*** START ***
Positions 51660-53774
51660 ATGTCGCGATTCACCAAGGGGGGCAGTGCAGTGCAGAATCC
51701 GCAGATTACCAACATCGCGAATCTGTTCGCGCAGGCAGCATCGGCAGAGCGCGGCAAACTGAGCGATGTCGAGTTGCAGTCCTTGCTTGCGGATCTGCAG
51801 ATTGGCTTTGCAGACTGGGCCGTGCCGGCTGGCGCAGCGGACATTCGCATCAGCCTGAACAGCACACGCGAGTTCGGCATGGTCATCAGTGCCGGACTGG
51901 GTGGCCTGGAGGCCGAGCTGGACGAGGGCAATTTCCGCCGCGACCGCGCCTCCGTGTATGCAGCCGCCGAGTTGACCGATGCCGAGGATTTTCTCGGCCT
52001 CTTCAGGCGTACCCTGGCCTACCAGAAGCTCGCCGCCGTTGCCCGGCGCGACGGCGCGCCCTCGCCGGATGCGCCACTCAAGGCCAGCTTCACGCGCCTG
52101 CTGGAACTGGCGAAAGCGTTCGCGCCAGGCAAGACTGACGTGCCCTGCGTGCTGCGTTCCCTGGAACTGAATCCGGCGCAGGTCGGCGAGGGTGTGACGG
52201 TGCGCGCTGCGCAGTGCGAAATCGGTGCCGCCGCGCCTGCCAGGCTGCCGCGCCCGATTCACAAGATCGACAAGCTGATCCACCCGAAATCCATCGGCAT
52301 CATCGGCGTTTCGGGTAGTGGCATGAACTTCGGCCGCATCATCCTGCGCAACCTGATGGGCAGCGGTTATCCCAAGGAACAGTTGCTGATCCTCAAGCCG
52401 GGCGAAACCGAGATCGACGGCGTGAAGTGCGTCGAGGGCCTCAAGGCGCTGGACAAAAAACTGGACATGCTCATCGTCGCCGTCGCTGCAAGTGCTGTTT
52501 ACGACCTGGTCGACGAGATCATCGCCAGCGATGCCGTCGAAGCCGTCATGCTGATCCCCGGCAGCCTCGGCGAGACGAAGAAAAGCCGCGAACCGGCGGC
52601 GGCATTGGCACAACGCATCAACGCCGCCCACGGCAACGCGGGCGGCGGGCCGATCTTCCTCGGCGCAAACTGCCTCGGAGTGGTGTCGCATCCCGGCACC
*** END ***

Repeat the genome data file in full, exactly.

Positions 51660-53774
51660 ATGTCGCGATTCACCAAGGGGGGCAGTGCAGTGCAGAATCC
51701 GCAGATTACCAACATCGCGAATCTGTTCGCGCAGGCAGCATCGGCAGAGCGCGGCAAACTGAGCGATGTCGAGTTGCAGTCCTTGCTTGCGGATCTGCAG
51801 ATTGGCTTTGCAGACTGGGCCGTGCCGGCTGGCGCAGCGGACATTCGCATCAGCCTGAACAGCACACGCGAGTTCGGCATGGTCATCAGTGCCGGACTGG
51901 GTGGCCTGGAGGCCGAGCTGGACGAGGGCAATTTCCGCCGCGACCGCGCCTCCGTGTATGCAGCCGCCGAGTTGACCGATGCCGAGGATTTTCTCGGCCT
52001 CTTCAGGCGTACCCTGGCCTACCAGAAGCTCGCCGCCGTTGCCCGGCGCGACGGCGCGCCCTCGCCGGATGCGCCACTCAAGGCCAGCTTCACGCGCCTG
52101 CTGGAACTGGCGAAAGCGTTCGCGCCAGGCAAGACTGACGTGCCCTGCGTGCTGCGTTCCCTGGAACTGAATCCGGCGCAGGTCGGCGAGGGTGTGACGG
52201 TGCGCGCTGCGCAGTGCGAAATCGGTGCCGCCGCGCCTGCCAGGCTGCCGCGCCCGATTCACAAGATCGACAAGCTGATCCACCCGAAATCCATCGGCAT
52301 CATCGGCGTTTCGGGTAGTGGCATGAACTTCGGCCGCATCATCCTGCGCAACCTGATGGGCAGCGGTTATCCCAAGGAACAGTTGCTGATCCTCAAGCCG
52401 GGCGAAACCGAGATCGACGGCGTGAAGTGCGTCGAGGGCCTCAAGGCGCTGGACAAAAAACTGGACATGCTCATCGTCGCCGTCGCTGCAAGTGCTGTTT
52501 ACGACCTGGTCGACGAGATCATCGCCAGCGATGCCGTCGAAGCCGTCATGCTGATCCCCGGCAGCCTCGGCGAGACGAAGAAAAGCCGCGAACCGGCGGC
52601 GGCATTGGCACAACGCATCAACGCCGCCCACGGCAACGCGGGCGGCGGGCCGATCTTCCTCGGCGCAAACTGCCTCGGAGTGGTGTCGCATCCCGGCACC